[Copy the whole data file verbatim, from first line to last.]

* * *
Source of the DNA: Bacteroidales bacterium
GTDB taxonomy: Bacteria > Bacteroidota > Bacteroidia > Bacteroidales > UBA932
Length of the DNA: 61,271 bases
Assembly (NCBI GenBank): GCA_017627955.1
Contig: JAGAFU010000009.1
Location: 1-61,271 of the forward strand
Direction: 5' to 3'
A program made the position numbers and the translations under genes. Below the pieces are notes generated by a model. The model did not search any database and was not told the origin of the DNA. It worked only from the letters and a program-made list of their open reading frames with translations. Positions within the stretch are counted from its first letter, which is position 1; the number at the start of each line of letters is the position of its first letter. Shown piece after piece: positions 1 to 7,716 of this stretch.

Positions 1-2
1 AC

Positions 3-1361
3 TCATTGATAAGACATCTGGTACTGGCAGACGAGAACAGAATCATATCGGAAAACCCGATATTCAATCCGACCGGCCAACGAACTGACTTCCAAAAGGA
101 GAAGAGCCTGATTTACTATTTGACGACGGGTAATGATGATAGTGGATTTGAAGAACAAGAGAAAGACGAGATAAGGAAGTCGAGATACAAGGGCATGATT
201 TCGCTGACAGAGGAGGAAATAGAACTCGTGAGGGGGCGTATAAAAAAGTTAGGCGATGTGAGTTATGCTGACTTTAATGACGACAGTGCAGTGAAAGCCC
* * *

Source of the DNA: Bacteroidales bacterium
GTDB taxonomy: Bacteria > Bacteroidota > Bacteroidia > Bacteroidales > UBA932
Length of the DNA: 61,271 bases
Assembly (NCBI GenBank): GCA_017627955.1
Contig: JAGAFU010000009.1
Location: 1-61,271 of the forward strand
Direction: 5' to 3'
A program made the position numbers and the translations under genes. Below the pieces are notes generated by a model. The model did not search any database and was not told the origin of the DNA. It worked only from the letters and a program-made list of their open reading frames with translations. Positions within the stretch are counted from its first letter, which is position 1; the number at the start of each line of letters is the position of its first letter. Shown piece after piece: positions 1 to 7,716 of this stretch.

Positions 1-2
1 AC

Positions 3-1361
3 TCATTGATAAGACATCTGGTACTGGCAGACGAGAACAGAATCATATCGGAAAACCCGATATTCAATCCGACCGGCCAACGAACTGACTTCCAAAAGGA
101 GAAGAGCCTGATTTACTATTTGACGACGGGTAATGATGATAGTGGATTTGAAGAACAAGAGAAAGACGAGATAAGGAAGTCGAGATACAAGGGCATGATT
201 TCGCTGACAGAGGAGGAAATAGAACTCGTGAGGGGGCGTATAAAAAAGTTAGGCGATGTGAGTTATGCTGACTTTAATGACGACAGTGCAGTGAAAGCCC